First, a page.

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What works and for whom  

Credit:  July 2010 fishermensvoice.com ~~

Several articles in a privately-owned newspaper, the Working Waterfront, have touted the positive aspects of wind energy, particularly in relation to the Fox Island Wind project on Vinalhaven. A recent article which raises the question of What Works, www.workingwaterfront.com/online-exclusives/Long-View-What-works/13844/, might have been more to the point if entitled, What Works and for Whom?

The prospect of cheaper “green” electricity, even at significant cost to private citizens, appears to be totally acceptable to these entrepreneurial wind developers, and now with the Department of Energy in Washington DC involved, actually “exciting.” However, for many of the 106 Vinalhaven households within the 1.5 mile FIW noise umbrella, the daily turbine experience is vastly different. Our feelings of “excitement” would best be described as outrage.

There is no question that the FIW turbines were improperly sited. The arrival of National Energy Research Lab (NREL) experts from Colorado and beyond to our little island with the express purpose of solving our serious noise issue, confirms that the turbines should never have been built where they are. Over the long months since the turbines have been online, we have learned that FIW did not follow DEP guidelines for measuring ambient sound(http://www.fiwn.org/resources/ Fisherman’s%20Voice%20March%20’10.pdf).

We have also learned that FIW did not measure noise levels from property lines during the permitting process. And when asked to share their raw sound data with the Maine DEP, FIW initially refused and then provided incomplete information. Now why would that be? After going to the considerable time and expense of taking our own sound measurements, we discovered in short order that the turbines are frequently running out of compliance and against Maine state noise regulations. Our data has been sent to the Maine DEP and it gives irrefutable proof that the FIW turbines are often running out of compliance. For those of us “on the ground,” this came as no surprise. At times, the noise is so intrusive that it seems impossible that the state would ask individuals to live under such conditions.

One wonders, how should we define a responsible wind energy supporter? Is this someone who is eager to have wind turbines work within real communities? If wind energy is the altruistic solution FIW management wants us to believe, then they would join with those of us impacted by turbine noise and lobby for appropriate noise regulations and responsible wind turbine citing in Maine. As is, Maine’s noise regulations are woefully outdated. Crafted in the 1970s before industrial turbines were part of the landscape, the regulations do not address rural communities. Any sound expert will tell you that the 55 (day)/45 (night) dBA “quiet zone” noise regulations for Vinalhaven are totally inappropriate for a rural island community. In fact, the ISO, International Standards Organization, recommends wind turbine noise levels in rural areas as 35 dBA during the day, 30 dBA in the evening, and 25 dBA during the night. No wonder why those of us living near the FIW turbines are complaining!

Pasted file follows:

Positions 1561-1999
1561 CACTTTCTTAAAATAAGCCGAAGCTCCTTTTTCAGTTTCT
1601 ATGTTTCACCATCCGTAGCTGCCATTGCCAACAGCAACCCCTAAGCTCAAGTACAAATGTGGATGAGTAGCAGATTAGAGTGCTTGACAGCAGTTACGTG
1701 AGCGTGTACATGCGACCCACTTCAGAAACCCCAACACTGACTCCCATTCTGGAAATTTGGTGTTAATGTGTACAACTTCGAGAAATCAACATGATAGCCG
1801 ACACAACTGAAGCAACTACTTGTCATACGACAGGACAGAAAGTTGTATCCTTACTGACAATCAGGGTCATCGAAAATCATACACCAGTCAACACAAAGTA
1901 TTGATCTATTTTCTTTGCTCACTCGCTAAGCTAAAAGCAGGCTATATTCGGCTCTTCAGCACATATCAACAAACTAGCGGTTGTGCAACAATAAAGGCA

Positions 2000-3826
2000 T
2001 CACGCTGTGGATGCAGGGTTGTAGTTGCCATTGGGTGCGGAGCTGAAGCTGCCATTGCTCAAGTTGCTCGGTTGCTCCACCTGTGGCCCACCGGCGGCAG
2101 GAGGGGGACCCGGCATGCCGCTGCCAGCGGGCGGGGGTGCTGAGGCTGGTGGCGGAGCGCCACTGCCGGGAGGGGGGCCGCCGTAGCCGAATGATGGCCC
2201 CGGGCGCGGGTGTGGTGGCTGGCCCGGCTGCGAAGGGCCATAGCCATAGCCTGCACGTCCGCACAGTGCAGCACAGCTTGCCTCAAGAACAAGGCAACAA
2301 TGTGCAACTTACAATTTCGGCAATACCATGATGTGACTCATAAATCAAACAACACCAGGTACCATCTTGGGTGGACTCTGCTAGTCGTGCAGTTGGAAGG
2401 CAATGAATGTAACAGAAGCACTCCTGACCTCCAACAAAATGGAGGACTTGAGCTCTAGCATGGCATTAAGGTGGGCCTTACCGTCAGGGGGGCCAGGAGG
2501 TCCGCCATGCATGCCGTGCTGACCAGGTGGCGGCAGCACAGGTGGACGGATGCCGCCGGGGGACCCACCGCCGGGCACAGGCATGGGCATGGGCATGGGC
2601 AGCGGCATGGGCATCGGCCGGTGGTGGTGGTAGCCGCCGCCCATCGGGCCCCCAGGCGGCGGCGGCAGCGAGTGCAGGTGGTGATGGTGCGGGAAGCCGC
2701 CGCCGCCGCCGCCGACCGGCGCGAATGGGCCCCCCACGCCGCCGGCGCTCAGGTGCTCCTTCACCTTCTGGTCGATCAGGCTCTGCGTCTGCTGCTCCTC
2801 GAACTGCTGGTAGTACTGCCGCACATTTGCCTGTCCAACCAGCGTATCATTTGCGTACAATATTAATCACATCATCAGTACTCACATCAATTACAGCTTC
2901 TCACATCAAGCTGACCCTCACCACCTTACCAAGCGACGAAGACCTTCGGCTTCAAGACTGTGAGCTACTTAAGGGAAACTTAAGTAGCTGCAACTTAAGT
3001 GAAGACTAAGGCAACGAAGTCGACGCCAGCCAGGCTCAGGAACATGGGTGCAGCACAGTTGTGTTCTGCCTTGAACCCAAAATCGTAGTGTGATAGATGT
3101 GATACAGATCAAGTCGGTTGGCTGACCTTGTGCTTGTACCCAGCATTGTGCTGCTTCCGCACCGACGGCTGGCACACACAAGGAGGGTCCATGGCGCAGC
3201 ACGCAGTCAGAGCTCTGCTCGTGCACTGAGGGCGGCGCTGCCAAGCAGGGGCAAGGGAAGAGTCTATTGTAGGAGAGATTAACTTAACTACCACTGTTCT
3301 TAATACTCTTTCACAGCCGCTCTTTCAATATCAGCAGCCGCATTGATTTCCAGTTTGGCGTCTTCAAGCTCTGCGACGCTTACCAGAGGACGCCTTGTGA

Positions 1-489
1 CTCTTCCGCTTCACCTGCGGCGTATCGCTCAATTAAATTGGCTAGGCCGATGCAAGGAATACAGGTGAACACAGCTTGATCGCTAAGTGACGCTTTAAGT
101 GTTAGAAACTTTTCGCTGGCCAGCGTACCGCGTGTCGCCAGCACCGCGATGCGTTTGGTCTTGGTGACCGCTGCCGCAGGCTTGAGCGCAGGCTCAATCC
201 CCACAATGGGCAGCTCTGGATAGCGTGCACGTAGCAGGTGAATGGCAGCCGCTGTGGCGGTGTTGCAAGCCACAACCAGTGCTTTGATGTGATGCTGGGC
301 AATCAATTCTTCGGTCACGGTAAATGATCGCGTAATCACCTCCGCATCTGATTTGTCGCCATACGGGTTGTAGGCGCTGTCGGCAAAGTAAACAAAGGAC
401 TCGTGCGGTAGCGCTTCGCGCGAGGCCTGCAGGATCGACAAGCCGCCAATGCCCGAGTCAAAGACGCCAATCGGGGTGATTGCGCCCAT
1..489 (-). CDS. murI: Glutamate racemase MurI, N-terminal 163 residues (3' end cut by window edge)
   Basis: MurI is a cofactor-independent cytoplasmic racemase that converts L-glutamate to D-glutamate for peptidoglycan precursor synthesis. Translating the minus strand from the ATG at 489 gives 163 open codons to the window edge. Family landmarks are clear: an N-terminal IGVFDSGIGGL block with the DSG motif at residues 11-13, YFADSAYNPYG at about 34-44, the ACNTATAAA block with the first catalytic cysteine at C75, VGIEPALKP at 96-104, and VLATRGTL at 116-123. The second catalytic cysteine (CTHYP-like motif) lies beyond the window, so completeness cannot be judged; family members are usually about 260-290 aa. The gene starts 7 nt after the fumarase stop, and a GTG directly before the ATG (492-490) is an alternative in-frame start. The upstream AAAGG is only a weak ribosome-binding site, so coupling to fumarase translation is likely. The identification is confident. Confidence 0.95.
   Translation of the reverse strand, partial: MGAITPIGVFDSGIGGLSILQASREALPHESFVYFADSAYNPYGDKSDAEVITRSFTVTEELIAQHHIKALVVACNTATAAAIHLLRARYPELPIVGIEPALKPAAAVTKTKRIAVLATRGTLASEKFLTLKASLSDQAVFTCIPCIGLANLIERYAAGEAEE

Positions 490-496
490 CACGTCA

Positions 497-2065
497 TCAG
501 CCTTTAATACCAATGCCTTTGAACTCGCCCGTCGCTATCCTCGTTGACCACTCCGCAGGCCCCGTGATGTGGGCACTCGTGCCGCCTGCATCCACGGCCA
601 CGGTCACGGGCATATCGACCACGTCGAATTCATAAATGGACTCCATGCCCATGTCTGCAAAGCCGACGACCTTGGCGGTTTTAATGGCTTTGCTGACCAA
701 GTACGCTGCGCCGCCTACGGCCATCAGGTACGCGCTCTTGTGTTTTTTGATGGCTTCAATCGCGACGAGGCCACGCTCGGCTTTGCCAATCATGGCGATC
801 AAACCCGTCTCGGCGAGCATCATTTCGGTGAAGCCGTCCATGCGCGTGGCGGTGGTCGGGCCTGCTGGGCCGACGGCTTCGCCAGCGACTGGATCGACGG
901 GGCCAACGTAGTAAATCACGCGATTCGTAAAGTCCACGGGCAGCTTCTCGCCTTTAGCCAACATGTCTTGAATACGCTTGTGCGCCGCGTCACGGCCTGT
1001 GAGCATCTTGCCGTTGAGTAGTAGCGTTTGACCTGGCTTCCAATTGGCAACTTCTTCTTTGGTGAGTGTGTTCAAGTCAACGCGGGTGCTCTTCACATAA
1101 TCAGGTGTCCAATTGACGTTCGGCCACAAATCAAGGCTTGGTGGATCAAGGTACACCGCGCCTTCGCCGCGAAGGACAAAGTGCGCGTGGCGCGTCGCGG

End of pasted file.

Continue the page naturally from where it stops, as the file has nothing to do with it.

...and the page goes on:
It often goes unsaid that most of the 106 households within the FIW “noise umbrella” supported the wind project. We bought the hats, went to the informational meetings (where we were told noise would not be an issue), and watched with bated breath as the gigantic wind turbine parts arrived. Now it seems that we are being “blamed” as “naysayers” for the noise problems we did not create! We are the same people who have to pay out of pocket for a lawyer, sound expert, and sound equipment in order to demand that FIW follows the state law! We are amongst the growing vocal minority who are asking that Maine review their noise standards and cite wind turbines responsibly.

Does this mean we are “against” green energy? No, it does not! The wind turbine noise issue on Vinalhaven is a cautionary tale for every community in Maine and beyond. Do your homework. Ask hard questions. Demand clear answers. There is no free energy. The price you will pay for mistakes will be very high; your quality of life, the enjoyment of your property as well as loss in property value, sleepless nights, and headaches are all a distinct possibility if you live within a mile of turbines. We have not been the ones to give wind power a bad name. If the turbines had been cited responsibly on Vinalhaven, you would have not heard a word from me. The Working Waterfront could have continued to do all the talking.

Sally Wylie, Vinalhaven


Source:  July 2010 fishermensvoice.com

This article is the work of the source indicated. Any opinions expressed in it are not necessarily those of National Wind Watch.

The copyright of this article resides with the author or publisher indicated. As part of its noncommercial effort to present the environmental, social, scientific, and economic issues of large-scale wind power development to a global audience seeking such information, National Wind Watch endeavors to observe “fair use” as provided for in section 107 of U.S. Copyright Law and similar “fair dealing” provisions of the copyright laws of other nations. Send requests to excerpt, general inquiries, and comments via e-mail.

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